Metadata record for data from ASAC Project 2529
See the link below for public details on this project.
A meteor radar will be installed at Davis Station to measure temperatures and wind velocities in the 80 to 100 km region of the atmosphere. It will do this by tracking the trail of ionised gas produced by meteors as they pass through this region. These trails are blown along by the winds ... after they are formed, and so act as tracers of the wind, before being dispersed. Understanding the region is important, because it is believed to be providing indications of climate change.
The upgraded meteor radar will complement the MF radar, the MST radar, the lidar, and the photometer operating at Davis Station. The increased power will provide a higher meteor count rate that will allow the vertical temperature structure of the tidal motions to be investigated [Hocking and Hocking, 2002]. There will be no routine summer measurements of MLT temperature at high southern latitudes apart from those that will be provided by the meteor radar. This is a key parameter in understanding the PMSE. In addition, the increased count rate and the new transmit configuration will allow an investigation of the utility of using high powered meteor radars to measure gravity wave momentum fluxes. In the winter months, the meteor radar will provide estimates of the mean and fluctuating temperatures in the 80 to 100 km height region that complement the T-OH measurements that when combined will allow the density and pressure of the region to be inferred. The meteor radar will also provide wind measurements that complement those derived from the MF radar.
Taken from the 2008-2009 Progress Report:
Progress against objectives:
The Davis system has operated in interleaved meteor mode during the entire season. Winds and mesospheric temperatures are available. The new high power transmit antenna developed and trialled on the sister system to the Davis VHF Radar at the University of Adelaide's Buckland Park field station has delivered excellent results. This antenna is capable of operation with the full power of the Davis ST VHF radar. The sister transmitter at BP has been optimised and a procedure developed to apply this on the Davis system. The new combiner unit has been operated routinely at Buckland Park and a catastrophic failure mode identified and rectified.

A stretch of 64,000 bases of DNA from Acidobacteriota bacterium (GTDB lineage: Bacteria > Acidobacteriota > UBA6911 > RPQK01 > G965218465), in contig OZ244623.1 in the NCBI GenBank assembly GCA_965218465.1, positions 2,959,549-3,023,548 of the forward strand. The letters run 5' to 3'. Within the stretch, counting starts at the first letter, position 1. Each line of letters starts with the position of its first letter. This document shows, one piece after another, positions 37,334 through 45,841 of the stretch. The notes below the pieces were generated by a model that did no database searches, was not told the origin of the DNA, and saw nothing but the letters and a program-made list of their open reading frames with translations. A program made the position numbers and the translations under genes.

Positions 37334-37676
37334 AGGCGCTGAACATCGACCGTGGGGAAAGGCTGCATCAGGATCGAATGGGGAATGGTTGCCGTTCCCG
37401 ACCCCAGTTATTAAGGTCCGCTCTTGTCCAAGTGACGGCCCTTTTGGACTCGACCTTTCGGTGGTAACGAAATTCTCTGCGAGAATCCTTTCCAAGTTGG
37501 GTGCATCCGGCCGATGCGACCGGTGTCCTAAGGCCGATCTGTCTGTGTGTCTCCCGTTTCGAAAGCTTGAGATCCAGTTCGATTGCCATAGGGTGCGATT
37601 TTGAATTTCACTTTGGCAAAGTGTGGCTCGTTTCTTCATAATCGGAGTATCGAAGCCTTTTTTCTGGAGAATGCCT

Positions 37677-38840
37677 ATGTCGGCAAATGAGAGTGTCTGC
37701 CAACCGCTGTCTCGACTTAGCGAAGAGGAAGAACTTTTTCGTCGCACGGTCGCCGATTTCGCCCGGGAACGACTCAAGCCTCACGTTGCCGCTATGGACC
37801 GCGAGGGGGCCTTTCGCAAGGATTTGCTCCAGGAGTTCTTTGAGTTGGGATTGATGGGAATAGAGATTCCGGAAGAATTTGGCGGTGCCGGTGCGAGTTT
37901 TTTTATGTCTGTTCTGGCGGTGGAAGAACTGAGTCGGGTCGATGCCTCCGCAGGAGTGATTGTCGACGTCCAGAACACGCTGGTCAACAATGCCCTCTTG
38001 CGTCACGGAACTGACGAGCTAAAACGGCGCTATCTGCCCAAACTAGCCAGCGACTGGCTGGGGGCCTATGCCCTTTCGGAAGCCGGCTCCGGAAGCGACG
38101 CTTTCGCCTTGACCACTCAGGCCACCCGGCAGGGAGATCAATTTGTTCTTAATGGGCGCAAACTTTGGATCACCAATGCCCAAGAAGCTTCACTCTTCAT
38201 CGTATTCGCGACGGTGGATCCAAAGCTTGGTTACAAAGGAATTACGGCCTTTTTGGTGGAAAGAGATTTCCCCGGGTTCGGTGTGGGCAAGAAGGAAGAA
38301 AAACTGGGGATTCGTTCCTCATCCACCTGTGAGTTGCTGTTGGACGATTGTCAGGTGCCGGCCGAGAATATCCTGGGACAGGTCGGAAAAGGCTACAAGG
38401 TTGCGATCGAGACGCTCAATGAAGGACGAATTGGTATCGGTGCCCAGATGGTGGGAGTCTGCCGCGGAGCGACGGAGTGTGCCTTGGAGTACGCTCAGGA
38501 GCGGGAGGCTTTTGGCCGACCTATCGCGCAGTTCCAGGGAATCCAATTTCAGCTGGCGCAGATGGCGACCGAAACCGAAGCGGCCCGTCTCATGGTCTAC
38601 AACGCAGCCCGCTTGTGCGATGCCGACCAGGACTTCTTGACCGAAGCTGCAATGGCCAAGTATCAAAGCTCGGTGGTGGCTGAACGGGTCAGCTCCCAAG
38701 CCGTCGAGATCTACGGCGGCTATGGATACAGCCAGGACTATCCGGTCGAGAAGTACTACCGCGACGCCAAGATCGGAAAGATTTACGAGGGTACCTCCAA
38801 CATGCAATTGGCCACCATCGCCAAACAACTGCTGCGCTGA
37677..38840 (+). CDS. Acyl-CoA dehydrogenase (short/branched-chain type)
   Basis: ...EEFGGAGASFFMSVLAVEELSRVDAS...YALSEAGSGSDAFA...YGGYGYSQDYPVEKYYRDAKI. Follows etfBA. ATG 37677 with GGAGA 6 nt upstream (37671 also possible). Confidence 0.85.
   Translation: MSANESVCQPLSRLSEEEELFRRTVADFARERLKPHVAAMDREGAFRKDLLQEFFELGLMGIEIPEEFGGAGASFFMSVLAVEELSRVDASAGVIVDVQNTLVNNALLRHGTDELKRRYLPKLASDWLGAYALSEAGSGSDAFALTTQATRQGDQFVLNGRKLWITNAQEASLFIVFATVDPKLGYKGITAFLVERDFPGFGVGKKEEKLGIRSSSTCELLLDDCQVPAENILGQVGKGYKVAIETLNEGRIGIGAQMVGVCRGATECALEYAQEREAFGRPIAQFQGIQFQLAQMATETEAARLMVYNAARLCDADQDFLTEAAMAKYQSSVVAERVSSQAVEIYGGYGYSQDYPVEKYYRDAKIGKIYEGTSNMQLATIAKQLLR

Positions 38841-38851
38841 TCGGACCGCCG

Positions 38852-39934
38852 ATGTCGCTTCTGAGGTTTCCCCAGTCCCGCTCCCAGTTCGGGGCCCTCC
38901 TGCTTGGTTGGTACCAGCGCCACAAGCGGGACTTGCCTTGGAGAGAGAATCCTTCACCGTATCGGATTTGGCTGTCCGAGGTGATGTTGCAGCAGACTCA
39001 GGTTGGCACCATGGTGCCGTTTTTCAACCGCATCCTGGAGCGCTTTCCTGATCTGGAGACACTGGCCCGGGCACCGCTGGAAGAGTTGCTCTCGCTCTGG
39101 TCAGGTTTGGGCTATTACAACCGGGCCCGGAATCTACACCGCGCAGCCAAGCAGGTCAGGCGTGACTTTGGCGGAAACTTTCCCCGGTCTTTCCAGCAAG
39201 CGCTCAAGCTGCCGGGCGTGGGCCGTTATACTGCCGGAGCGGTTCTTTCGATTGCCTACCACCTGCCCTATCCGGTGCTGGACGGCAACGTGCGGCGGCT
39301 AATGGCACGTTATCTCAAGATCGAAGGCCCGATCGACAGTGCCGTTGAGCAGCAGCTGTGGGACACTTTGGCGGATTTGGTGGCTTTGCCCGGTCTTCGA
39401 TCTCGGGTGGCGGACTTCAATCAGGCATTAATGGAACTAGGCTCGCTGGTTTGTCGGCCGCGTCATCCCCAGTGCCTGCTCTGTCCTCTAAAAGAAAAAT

The Davis 55 MHz atmospheric radar can be run in a meteor detection mode by selecting an alternate set of transmitting and receiving antennas. These consist of a single circularly polarized transmitting antenna and five linear polarized receiving antennas arranged in a 'Mills Cross' configuration. Approximately 10 percent of radar observing time is committed to these observations although that figure has been larger at times through the life of the project.
In meteor mode, circularly polarized pulses are transmitted at a high repetition rate and the received signal is sampled at ranges sensitive to returns from the altitude range of 80-110 km approximately. If a meteor trail is present in the antenna field of view, increases of power of duration less than are second can be detected. The range is calculated from the pulse transit time and the direction of arrival is inferred from the relative phases of the signals at each receive antenna. Data files with a '.met' extension contain the analysed data products from these detections and these include:
Event start time - The time of the detection
Range - The distance from the radar to the meteor trail
SNR - The signal to noise ratio of the detection
Angle of arrival - The azimuth and zenith angles of the direction from the radar to the meteor trail
Decay time - The exponential decay time of the detected signal (and its error)
Diffusion coefficient - An inferred trail diffusion coefficient (and its error)
Radial velocity - The speed with which the trail was moving toward or away (positive) from the radar (and its error)
Phase differences - The mean phase differences for each pair combination of the five antennas.
(See attached description of the 'met' analysed data record for more information.)
If enough meteors are detected, it is possible to infer a horizontal wind field at the height of the detections. This is done my assuming the wind flows without divergence or convergence in the vicinity of the radar over a selected averaging interval. Horizontal and vertical components of the wind are derived in this way and stored with their heights. These data are stored in files with a '.vel' extension. (See attached description of 'vel' postanalysed data records for more information.)